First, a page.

Doing Business as a Designer: Fallout – Part 2

Posted on July 14, 2010

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Deep in Ryan’s heart, he had no knowledge about web design, internet advertising, and internet marketing. “The core of my skills was in print design. Programming, online ads, user interface, and user experience were all alien to me. On top of that, I did not know how to do write up an executive summary.”

After getting home Ryan calls his best friend Jason who has web domain expertise.

“I was frantically explaining the situation to Jason. While explaining to him, I had visions of losing everything I had worked for. The feeling of powerlessness became all too real in a matter of seconds.”

Jason tells Ryan that “making a sudden turn around into learning about the web is like turning the Titanic on a dime. Absorbing the knowledge takes time and repetition.”

Ryan defiantly hangs up.

Over the course of three weeks, Ryan consumes every form of knowledge pertaining to the web; spending voraciously and without question. Piles of books and DVD’s were peppered all over his condo. “Even my hard drives were filled to the brim with content.” Ryan recalls.

At the end of the forth week Ryan presents the executive summary to the VP of operations in the morning. The VP is impressed and tells Ryan that he will be presenting this plan to the board at lunch.

Three hours after lunch, Ryan slumps over his desk contemplating every outcome imaginable.

“What if they don’t like my plan?”
“What if they do? What do I need to learn next?
“What if I lose my job? Where will I go next?”

“My mind was racing at 1000 mph. I could not even concentrate on eating my lunch.”

Suddenly, the phone rings. Ryan picks up the phone and is told to meet the VP in his office. Upon entering he takes a deep breath before opening the door.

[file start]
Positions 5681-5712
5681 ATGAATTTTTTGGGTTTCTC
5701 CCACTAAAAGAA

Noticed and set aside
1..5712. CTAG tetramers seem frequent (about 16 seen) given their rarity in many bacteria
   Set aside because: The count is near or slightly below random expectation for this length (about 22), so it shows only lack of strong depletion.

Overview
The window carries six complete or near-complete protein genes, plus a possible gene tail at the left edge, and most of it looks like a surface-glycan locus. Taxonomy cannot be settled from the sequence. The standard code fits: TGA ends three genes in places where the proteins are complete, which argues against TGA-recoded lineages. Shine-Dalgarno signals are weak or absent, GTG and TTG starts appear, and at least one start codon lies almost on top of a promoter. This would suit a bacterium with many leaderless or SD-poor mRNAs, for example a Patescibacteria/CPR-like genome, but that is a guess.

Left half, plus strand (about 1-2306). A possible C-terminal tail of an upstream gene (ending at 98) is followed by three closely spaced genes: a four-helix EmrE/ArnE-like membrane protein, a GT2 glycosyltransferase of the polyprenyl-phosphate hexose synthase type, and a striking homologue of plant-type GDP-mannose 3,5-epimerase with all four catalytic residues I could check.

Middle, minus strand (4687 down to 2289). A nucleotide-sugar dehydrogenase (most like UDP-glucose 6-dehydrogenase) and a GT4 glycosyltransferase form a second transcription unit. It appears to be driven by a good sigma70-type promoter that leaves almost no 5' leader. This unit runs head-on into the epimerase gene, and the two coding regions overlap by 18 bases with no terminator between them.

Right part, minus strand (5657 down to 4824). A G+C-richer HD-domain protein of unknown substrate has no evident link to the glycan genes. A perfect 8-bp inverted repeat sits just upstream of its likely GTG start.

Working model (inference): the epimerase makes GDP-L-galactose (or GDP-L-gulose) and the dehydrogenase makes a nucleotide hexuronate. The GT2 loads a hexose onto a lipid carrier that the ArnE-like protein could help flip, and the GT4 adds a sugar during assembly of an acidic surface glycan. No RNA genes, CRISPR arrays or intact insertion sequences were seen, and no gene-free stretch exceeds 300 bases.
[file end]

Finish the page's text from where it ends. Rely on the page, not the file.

“While twisting that door knob, I made a decision to accept whatever comes my way at face value. I’ve done the best I can. It is time to man up.”

Ryan enters and sits down with an arm resting on each chair arm, feet planted shoulder width apart.

“The VP tells me that the board rejected my executive summary. During the meeting, two consultants had carefully reviewed the summary. It was deemed not viable.”

Reclining in his executive chair with a somber face, the VP explains “Ryan, I know your background. I know that you have been working for this company for a very long time and your investment is highly appreciated. In the history of Two Suns, we have never had layoffs as high as this. You were on the list to be immediately cut however I wanted to give you a fighting chance to stay on board. Unfortunately things did not turn out they way we both wanted to. I had to make a decision, so you will be cut. However you will not leave empty handed; you have severance pay.”

“It was a solemn moment for both of us. I appreciated his efforts in giving me that fighting chance. But ultimately it was not about preventing my layoff; it was preventing comfort from overcoming me.”

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